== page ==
Has gene doping already arrived in Austria? Or is it still a dream of the future? The daily newspaper "Die Presse" invited me to an interview on this topic on 26.11.2018. You can read it here.
1) How did you get into (strength) sports and what are your premises here?
I started early, when I was about 14 I went to a gym in Vienna for the first time with my brother. At 14 I just wanted to be there, I didn't even have a goal. A few years later, a physical performance thought developed out of it for me. so to be more precise, to get stronger. Aesthetic goals could never inspire me for long.
I started CrossFit 10 years ago and made this sport popular in Austria. In CrossFit, performance is definitely an important factor.
2) What is the appeal of body design?
When we talk about body sculpting, we are talking about bodybuilding, not weight training. Furthermore, we should then differentiate between the professional bodybuilder and the hobby athlete.
For most fitness enthusiasts who practice bodybuilding as a hobby, the aesthetic improvement of their figure is in the foreground, with the goal of visually standing out from the crowd. Today, it seems more important than ever to score points in your job and personal life with a healthy appearance. This can even make a difference in a job interview, as it signals a certain level of ambition. For many, however, it is simply important to cut a good figure on Saturday nights at the club. In the end, for many it's just about improving their status in society.
The professional bodybuilder also wants to show what he can create with discipline and diligence with his body. For some, this is the profession with which they earn money, as for others firefighter or doctor.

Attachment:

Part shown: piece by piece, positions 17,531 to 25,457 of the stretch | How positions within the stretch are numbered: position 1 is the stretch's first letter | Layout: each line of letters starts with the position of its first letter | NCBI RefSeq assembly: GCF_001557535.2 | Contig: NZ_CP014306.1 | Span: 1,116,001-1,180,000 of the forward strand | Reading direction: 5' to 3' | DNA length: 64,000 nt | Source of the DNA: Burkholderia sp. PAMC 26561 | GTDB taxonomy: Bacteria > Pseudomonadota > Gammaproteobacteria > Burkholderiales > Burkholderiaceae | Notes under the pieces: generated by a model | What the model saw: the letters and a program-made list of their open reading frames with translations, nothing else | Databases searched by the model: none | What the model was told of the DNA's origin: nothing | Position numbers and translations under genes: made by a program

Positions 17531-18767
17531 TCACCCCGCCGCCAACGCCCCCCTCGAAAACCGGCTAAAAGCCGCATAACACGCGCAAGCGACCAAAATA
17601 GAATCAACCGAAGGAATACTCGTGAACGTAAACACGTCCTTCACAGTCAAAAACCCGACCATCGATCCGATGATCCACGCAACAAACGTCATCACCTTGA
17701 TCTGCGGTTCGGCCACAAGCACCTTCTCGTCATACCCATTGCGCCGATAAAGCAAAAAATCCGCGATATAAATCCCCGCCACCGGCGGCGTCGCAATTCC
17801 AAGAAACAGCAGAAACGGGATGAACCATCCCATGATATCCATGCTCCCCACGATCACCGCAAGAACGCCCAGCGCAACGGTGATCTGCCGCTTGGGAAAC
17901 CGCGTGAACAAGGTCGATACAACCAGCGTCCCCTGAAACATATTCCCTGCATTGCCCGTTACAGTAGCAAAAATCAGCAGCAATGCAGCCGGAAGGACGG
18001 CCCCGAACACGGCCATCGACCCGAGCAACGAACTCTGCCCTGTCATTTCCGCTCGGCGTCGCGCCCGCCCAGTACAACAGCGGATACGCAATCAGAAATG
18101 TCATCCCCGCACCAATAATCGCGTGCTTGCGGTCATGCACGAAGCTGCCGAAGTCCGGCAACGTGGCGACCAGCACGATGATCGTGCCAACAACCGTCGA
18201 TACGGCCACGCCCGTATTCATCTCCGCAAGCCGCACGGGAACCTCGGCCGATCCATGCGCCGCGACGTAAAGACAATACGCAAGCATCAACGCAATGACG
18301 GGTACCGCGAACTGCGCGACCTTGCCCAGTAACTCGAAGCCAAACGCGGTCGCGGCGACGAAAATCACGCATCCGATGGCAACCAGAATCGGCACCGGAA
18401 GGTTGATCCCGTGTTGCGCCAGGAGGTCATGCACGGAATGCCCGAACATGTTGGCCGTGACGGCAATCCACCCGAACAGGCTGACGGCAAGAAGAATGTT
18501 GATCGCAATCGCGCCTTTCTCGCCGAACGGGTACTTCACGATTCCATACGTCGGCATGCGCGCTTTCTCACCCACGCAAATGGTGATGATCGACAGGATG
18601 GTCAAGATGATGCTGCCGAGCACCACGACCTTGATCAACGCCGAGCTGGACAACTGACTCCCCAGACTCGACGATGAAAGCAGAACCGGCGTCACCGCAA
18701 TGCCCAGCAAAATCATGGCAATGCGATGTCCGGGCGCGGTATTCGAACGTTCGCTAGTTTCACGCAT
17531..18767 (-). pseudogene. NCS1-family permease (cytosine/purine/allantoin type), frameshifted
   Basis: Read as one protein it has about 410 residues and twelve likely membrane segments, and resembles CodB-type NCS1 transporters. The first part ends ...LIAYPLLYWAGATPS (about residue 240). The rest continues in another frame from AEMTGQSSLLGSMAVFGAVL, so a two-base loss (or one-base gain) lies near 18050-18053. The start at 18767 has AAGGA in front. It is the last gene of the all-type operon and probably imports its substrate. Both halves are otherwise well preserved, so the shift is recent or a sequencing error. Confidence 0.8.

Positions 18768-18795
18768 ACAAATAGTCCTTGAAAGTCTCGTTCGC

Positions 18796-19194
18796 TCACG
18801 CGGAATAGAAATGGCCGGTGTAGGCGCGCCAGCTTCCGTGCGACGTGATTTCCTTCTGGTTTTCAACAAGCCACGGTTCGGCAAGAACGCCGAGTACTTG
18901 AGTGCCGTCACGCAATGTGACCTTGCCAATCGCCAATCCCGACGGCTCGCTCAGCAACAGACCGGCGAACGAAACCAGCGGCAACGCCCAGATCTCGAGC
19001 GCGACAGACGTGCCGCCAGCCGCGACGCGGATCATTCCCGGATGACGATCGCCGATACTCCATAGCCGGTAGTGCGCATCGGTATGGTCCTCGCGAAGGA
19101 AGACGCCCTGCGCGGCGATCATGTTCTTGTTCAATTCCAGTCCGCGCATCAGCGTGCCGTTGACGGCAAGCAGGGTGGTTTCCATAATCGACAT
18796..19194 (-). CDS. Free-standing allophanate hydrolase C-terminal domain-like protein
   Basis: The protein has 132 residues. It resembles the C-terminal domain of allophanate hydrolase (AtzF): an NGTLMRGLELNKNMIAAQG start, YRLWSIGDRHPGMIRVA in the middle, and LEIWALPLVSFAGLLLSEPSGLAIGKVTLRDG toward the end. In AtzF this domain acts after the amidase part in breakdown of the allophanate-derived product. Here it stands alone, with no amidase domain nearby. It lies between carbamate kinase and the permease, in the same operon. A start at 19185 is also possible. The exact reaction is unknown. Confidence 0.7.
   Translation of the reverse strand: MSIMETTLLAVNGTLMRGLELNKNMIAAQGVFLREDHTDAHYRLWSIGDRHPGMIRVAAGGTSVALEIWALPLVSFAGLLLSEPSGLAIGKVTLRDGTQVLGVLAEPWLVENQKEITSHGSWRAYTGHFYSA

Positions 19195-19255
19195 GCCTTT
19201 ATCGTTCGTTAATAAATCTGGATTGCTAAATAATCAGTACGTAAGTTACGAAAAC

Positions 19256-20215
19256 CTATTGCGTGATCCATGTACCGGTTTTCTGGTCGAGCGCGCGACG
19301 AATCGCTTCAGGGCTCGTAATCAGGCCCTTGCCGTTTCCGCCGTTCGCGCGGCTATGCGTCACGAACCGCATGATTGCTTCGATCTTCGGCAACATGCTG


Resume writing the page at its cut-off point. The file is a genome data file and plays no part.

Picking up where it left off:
3) Doping is a topic that is not only present in elite sports, but especially in popular sports: When did you first encounter it or are/were you involved with it through clients/descriptions from friends/your own experience, etc.?
I would say that since the turn of the millennium, the popularity of doping has risen sharply. The role models in sports and cinema have changed, access to doping substances has become easier, and the Internet has slowly emerged.
Doping is enormously prevalent in popular sports. Access to doping substances is very easy and cheap. There are "dealers" in many gyms. They are mostly young amateur athletes who want to earn some extra money. The goods come mostly from underground laboratories from abroad. Of course, the online trade with these substances is also flourishing.
The ambition to win a medal is now comparable in amateur and professional sports. Amateur athletes who do not earn their money with it and still give everything to win a medal, for which there is not even prize money. Then the marathon or triathlon becomes an exaggeratedly serious goal to measure themselves against themselves. Doping agents are gladly taken here to help a little.
4) You offer endurance training, but also strength training, train/coach various top athletes, so you have insight into various sporting areas: (Where) Is doping an issue? And: What types of doping?
I have been coaching professionals from various sports for 10 years. Tennis, football, weightlifting, martial arts, and many more. Most people think of doping first of bodybuilding or weight training, which of course may be an issue there. What many don't know is that doping is present in almost every sport. From rhythmic gymnastics to biathlon. This year at the Olympic Games in Korea, there was a case in curling. Who would have suspected that or think of the case of tennis player Sharapova.
It becomes more understandable when you know that regeneration is the main reason for doping. In professional sports, it is often a matter of delivering performance several times in a row. Often there are only short recovery times between the individual competitions.